Category Archives: politics

America is a divided country

Boing-boing’s humorous take on secession. There’s a strong element of truth in this. I was watching a debate last night contrasting the voter turnout in the US with that in the UK at the last eleection. UK politicians generally believe that elections shouldn’t be decided based entirely on religious or moral issues. The differences between the 2 major political parties are a lot less tangible than in the US and can be reduced towards attitudes to tax and public spending (and even then the differences are arguably minimal as they must react to changes in the world economy)
However, in the US it’s always seemed like republicans and democrats sit on two opposing political fences with democrats sneering at republicans for being unsophisticated and republicans lambasting democrats for being amoral and ungodly. The reality lies somewhere between this polarised map of the US. (i.e. My political colours would be more democrat than republican but I must admit that Colin Powell and John McCain are sophisticated, smart and quite moderate in many ways and I have much respect for them, while some democrats are quite infantile in their attacks on “republican hicks”) It’s an interesting debate but I can’t help but feel that it leads to gross simplification of the issues and flawed foreign policy. Still, as a TV pundit pointed out “It’s democracy in action. The country may be divided but after the results people will go home and get on with their lives. There will be no rioting in the streets”

Art imitates life (for e-voting anyway)

E-voting is a very sensitive issue in Ireland. It was due to be introduced for local and MEP (Member of the European parliament) elections in may of this year but real concerns about the reliability and security of the proposed system caused it to be abandoned to the embarassment of the current government. Many computer science academics, myself included, were distinctly worried about the proposed system based on disclosed implementation details, it’s closed nature and many glaring flaws in both hardware and software that would have mandated the use of a Voter-Verified Audit Trail (VVAT). So we created petitions and discussed the pertinent issues with politicians across the media. As happens, this was often portrayed as academics having a left-ish political agenda. It seemed like we weren’t allowed to disapprove of the system on purely technical grounds. Perhaps a degree of intellectual hubris is desirable when a politician explains to a computer scientist that “the system can’t be hacked as it’s not on the internet”…. No kidding!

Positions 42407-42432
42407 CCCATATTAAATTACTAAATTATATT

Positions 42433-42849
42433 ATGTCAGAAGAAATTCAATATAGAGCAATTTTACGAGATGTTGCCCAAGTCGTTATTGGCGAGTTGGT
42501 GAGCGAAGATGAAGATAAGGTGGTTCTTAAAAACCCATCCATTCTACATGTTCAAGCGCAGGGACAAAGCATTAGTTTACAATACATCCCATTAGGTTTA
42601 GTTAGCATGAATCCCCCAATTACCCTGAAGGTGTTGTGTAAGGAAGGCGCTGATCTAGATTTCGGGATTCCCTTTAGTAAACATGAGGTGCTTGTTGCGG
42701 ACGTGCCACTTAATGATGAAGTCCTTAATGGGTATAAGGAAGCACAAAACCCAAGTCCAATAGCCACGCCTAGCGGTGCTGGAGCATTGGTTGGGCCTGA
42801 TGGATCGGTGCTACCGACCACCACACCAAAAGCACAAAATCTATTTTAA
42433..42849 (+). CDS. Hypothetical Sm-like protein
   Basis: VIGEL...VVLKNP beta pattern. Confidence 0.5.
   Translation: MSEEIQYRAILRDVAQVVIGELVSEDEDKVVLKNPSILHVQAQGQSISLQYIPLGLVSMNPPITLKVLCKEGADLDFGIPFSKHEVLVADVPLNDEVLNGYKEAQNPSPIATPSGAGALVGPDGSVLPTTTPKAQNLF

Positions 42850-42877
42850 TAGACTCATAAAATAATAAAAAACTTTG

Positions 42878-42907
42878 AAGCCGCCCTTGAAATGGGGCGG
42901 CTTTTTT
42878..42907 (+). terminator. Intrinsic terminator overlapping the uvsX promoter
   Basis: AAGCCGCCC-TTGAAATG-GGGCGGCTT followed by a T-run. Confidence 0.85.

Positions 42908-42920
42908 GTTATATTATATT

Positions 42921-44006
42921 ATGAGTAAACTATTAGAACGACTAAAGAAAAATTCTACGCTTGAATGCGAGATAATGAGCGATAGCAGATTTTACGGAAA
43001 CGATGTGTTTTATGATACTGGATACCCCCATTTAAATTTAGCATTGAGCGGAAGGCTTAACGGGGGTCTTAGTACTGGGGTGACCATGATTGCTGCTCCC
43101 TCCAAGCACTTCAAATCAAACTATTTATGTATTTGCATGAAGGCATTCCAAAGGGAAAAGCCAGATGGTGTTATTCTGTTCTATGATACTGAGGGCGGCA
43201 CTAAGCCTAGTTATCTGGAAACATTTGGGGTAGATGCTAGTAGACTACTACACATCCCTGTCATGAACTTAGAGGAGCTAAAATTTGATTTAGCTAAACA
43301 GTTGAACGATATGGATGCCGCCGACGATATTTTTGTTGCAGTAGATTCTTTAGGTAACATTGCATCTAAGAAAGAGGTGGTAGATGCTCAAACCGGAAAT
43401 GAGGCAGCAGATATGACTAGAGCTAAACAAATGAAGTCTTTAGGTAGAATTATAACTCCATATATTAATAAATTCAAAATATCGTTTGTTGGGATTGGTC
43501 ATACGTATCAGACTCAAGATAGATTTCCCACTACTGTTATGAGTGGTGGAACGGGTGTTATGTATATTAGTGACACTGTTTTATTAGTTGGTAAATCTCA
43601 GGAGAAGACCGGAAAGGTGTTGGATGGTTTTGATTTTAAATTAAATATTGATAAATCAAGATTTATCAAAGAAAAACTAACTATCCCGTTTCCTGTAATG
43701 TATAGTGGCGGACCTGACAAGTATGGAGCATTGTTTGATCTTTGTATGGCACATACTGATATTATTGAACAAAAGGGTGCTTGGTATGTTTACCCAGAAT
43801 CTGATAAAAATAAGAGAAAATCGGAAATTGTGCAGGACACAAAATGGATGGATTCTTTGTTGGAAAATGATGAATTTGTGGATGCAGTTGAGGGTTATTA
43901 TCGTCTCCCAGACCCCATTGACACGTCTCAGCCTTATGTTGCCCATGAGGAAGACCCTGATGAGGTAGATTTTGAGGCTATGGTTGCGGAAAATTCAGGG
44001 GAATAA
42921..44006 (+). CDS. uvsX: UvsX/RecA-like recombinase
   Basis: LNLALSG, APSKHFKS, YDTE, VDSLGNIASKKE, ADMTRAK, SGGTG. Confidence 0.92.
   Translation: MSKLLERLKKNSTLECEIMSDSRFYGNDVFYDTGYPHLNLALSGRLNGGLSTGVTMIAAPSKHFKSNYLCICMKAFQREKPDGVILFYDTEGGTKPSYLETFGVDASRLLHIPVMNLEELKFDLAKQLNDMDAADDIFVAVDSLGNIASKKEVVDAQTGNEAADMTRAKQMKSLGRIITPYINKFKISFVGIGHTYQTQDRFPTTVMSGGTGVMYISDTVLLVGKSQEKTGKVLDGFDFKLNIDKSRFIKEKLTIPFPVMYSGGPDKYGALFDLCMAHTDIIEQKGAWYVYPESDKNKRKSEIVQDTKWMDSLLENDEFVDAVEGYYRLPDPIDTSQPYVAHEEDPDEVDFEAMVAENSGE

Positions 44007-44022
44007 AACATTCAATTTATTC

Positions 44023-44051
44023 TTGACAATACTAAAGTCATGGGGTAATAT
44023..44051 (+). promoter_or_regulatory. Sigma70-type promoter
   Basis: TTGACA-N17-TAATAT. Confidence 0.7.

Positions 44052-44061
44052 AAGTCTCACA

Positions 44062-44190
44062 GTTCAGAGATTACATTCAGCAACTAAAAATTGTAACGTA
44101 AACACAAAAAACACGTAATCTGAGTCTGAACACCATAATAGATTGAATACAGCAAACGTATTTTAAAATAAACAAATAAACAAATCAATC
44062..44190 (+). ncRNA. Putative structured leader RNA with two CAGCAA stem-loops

In the US, Diebold elections produces a similiar system. It’s equally flawed and controversial. Basically the Diebold offerings General Election Management System (GEMS) produces two tables for vote counts and precinct summaries which may not match. They should but the hack to falsify results is quite trivial. Not very comforting.

Well the creators of the popular computer game The SIMS have seized on the debate by introducing e-voting into their hugely popular life simulation game. Their ‘Dumbold’ system:

is programmed with cheats, bugs and easter eggs, which you can discover and read about by playing around with it. It demonstrates and simulates some alarming problems with real world electronic voting machines, with many surprising effects and subtle interactions

I particularly like the feature where Baxter the Chimp (catchy name, I’d vote for him) erases election votes. So if you’re planning to run for office in a major western democracy you could do far worse than practive your electioneering skills with Baxter.

Why the US should adopt Approval Voting

Excellent article from kuro5h1n here. This illustrates the fundamental flaws in the US electoral system i.e. essentially forcing the voter to choose between 2 deliberately polarised viewpoints (democrat or republican) when they may share neither. Approval voting is different in that it allows the electorate to vote for all the candidates or choices that they endorse. Indeed, this electoral system is favoured by the United Nations. The article is well worth reading, pointing out that the US electorate doesn’t necessarily imply its citizens as their right to vote isn’t protected by the constition. Yes that wasn’t a misprint! Americans have a constitutional right to bear arms (a right that many of them exercise to the hilt of their fully automatic assault rifles) but not to vote. This right is reserved for the members of the electoral college system who, theoretically at least, may arbitrarily distribute the votes as they see fit. And even if you do vote, the chances of it being accurately counted are much lower than could reasonably be expected. The US has a long tradition of voting fraud, even in Florida!